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Book Review

Treating Child and Adolescent Depression

Alex Cogswell, PhD, and David L. Kaye, MD

Published: January 15, 2012

Treating Child and Adolescent Depression

edited by Joseph M. Rey, MB, BS, PhD, FRANZCP; and Boris Birmaher, MD. Wolters Kluwer Health: Lippincott Williams & Wilkins, Philadelphia, PA, 2009, 360 pages, $77.50 (hardcover).

For an engaging, thoughtful, scholarly yet practical coverage of child and adolescent depression, this new text edited by Rey and Birmaher, two heavyweights in the academic world from Australia and the United States, is highly recommended. Many errors of texts with similar aims are deftly avoided here, as the editors have delivered a well-constructed and comprehensive set of guidelines in the packaging of a relatively slim and approachable book, avoiding redundancies across chapters and maintaining a consistent writing style throughout. While wading confidently into the theoretical and the academic, the well-collected and widely renowned international group of authors nearly exclusively maintains a keen eye on the practical. This text would be most obviously well-placed on the shelves of practicing general and child psychiatrists, as well as psychiatry residents, but also would be useful for psychotherapists, academics, primary care physicians, and those in training.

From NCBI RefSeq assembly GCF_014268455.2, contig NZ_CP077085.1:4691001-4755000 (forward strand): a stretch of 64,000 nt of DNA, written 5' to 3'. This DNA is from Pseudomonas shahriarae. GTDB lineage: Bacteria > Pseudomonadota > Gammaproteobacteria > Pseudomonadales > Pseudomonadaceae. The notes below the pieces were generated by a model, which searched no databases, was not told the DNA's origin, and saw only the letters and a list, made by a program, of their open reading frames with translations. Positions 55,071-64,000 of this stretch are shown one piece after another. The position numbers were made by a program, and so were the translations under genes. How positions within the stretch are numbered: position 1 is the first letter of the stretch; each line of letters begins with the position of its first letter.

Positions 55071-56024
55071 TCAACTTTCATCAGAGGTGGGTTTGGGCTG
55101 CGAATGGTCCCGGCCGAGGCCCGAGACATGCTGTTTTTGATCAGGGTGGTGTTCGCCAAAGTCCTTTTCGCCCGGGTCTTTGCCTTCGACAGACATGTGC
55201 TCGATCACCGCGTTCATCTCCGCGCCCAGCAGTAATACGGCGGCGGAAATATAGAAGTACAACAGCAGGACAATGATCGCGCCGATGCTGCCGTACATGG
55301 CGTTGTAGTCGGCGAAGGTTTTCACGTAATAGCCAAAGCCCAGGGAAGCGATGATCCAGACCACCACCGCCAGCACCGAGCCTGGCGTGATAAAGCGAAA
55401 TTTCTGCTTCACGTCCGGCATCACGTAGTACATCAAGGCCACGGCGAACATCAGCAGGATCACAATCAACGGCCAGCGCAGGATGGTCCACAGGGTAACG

Overall, the text is nicely organized, progressing sensibly from the provision of a historical context for understanding current dilemmas in child treatment, onward to an analysis of causes and risk factors for developing childhood depression, and subsequently moving into a thorough review of key issues in evidence-based assessment and treatment. The practical focus of the book is captured by the titles of many of the "how to" chapters (eg, "How to Use Medication to Manage Depression," "How to Use CBT for Youth Depression: A Guide to Implementation," "Using Family Therapy"). Each chapter is helpfully summarized at its onset, with CliffsNotes-style bullet points for the reader who only has time for skimming. For those with the time available to give the text what it deserves, we believe readers will be rewarded by the adept balancing of basic science and applied recommendations. Most chapters include readily accessible and pertinent tables that succinctly organize sets of clinical guidelines, which practitioners will undoubtedly find useful as quick reference tools. Further, excellent and extensive reference lists are provided, including references for online resources that will be of use for both professionals and parents.